Burke-Wadsworth Act

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Burke-Wadsworth Act.jpg
President Franklin D. Roosevelt signs the Burke-Wadsworth Act.

Beginning in the late 1930s, the United States government began to fear the actions of Germany, Japan, and Italy. These three nations began to expand their borders through the use of their respective militaries. By 1940, the Germans had already conquered a sizable part of Europe, the Italians had made inroads into North Africa, and the Japanese had seized a large amount of territory in Asia.

In September 1940, the United States Congress passed the Burke-Wadsworth Act. President Franklin Delano Roosevelt quickly signed this bill into law. The Burke-Wadsworth Act created the first peace-time draft in United States history. Both the Congress and the president were concerned with the military expansion of Germany, Japan, and Italy. By implementing a draft, the United States government would be better prepared if the nation became involved in the military conflicts raging in other parts of the world.

Under the Burke-Wadsworth Act, all American males between twenty-one and thirty-five years of age registered for the draft. The government selected men through a lottery system. If drafted, a man served for twelve months. According to the Burke-Wadsworth Act's provisions, drafted soldiers had to remain in the Western Hemisphere or in United States possessions or territories located in other parts of the world.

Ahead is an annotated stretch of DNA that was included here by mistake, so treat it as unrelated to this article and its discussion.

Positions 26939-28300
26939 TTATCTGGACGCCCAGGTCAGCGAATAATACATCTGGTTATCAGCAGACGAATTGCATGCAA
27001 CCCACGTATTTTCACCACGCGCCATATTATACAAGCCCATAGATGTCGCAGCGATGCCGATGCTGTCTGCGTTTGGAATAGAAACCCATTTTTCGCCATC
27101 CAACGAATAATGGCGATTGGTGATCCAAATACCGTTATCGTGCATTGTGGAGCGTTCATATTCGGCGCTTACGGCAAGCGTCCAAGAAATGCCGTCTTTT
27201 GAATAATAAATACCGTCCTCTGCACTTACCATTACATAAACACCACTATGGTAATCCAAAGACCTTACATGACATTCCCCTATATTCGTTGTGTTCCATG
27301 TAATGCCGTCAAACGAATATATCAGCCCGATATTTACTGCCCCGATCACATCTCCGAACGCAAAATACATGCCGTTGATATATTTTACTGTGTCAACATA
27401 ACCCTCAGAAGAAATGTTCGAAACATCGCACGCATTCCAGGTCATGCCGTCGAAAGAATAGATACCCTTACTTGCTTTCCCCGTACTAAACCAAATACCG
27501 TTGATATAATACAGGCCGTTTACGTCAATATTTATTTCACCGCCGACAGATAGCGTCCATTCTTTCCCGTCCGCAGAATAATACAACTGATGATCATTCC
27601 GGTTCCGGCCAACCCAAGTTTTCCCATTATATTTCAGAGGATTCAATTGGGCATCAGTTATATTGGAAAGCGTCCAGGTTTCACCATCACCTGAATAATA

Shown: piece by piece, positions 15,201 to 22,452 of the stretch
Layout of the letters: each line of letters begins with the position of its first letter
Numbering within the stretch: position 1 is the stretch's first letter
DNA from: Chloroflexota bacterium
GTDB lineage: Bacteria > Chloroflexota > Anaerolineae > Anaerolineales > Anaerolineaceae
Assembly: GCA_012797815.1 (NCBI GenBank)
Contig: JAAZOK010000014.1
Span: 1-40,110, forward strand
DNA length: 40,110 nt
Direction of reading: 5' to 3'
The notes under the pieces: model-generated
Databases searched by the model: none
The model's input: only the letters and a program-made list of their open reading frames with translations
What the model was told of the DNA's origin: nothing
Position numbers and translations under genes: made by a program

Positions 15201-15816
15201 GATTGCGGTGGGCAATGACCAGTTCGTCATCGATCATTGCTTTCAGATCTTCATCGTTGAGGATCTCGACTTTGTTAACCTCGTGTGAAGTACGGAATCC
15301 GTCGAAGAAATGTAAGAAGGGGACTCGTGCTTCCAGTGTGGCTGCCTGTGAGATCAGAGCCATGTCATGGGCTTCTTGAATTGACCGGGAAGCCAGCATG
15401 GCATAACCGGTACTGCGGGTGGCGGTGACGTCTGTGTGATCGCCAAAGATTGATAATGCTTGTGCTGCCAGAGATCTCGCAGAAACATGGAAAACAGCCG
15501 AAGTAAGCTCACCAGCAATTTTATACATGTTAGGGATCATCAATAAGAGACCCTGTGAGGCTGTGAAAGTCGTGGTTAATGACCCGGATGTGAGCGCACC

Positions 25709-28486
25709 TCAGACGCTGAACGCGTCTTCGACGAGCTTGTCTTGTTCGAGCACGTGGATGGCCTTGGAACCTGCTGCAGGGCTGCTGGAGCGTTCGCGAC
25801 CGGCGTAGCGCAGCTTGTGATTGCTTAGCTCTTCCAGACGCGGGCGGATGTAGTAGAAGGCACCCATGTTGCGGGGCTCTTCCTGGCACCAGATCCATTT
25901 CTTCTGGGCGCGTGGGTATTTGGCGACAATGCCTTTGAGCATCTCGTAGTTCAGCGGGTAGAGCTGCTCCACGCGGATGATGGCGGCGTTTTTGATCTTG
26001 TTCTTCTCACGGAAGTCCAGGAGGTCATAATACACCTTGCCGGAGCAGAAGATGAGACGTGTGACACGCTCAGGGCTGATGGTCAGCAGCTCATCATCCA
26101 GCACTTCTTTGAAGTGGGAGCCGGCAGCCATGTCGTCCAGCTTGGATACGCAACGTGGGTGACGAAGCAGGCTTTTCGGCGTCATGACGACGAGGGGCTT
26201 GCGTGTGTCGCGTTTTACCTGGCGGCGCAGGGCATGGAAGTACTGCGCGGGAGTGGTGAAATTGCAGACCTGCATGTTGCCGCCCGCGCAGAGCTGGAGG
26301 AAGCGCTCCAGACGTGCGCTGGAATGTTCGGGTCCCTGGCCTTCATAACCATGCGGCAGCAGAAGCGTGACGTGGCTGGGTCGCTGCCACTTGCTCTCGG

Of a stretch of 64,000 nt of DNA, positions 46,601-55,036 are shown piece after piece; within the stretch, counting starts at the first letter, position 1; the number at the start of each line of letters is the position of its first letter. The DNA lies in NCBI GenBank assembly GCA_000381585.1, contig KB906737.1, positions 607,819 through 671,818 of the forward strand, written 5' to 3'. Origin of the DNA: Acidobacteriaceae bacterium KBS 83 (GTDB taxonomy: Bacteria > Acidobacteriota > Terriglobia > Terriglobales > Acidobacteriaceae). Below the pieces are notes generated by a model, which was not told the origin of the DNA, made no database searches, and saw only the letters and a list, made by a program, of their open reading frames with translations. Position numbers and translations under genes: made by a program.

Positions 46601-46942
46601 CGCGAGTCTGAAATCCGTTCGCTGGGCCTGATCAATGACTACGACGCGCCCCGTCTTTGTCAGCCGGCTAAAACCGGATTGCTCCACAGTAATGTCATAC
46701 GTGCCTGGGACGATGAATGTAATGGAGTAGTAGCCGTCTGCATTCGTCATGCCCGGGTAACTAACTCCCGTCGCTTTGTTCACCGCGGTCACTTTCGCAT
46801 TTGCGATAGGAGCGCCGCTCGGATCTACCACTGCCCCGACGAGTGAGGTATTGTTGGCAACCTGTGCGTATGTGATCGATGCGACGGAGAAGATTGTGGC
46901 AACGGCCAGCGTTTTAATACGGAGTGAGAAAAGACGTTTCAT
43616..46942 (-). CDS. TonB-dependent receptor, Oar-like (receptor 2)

The draft began in October 1940. By the early summer of 1941, President Roosevelt asked the U.S. Congress to extend the term of duty for the draftees beyond twelve months. The United States House of Representatives approved the extension by a single vote. The Senate approved it by a wider margin, and Roosevelt signed the bill into law. Many of the soldiers drafted in October 1940 threatened to desert once the original twelve months of their service was up. Many of these men painted the letters "O," "H," "I," and "O" (OHIO) on the walls of their barracks in protest. These letters were an acronym for "Over the hill in October," which meant that the men intended to desert upon the end of their twelve months of duty. Desertions did occur, but they were not widespread. Following the Japanese attack on Pearl Harbor, Hawaii, on December 7, 1941, thousands of American men and women swelled the United States' military's ranks by volunteering for service.

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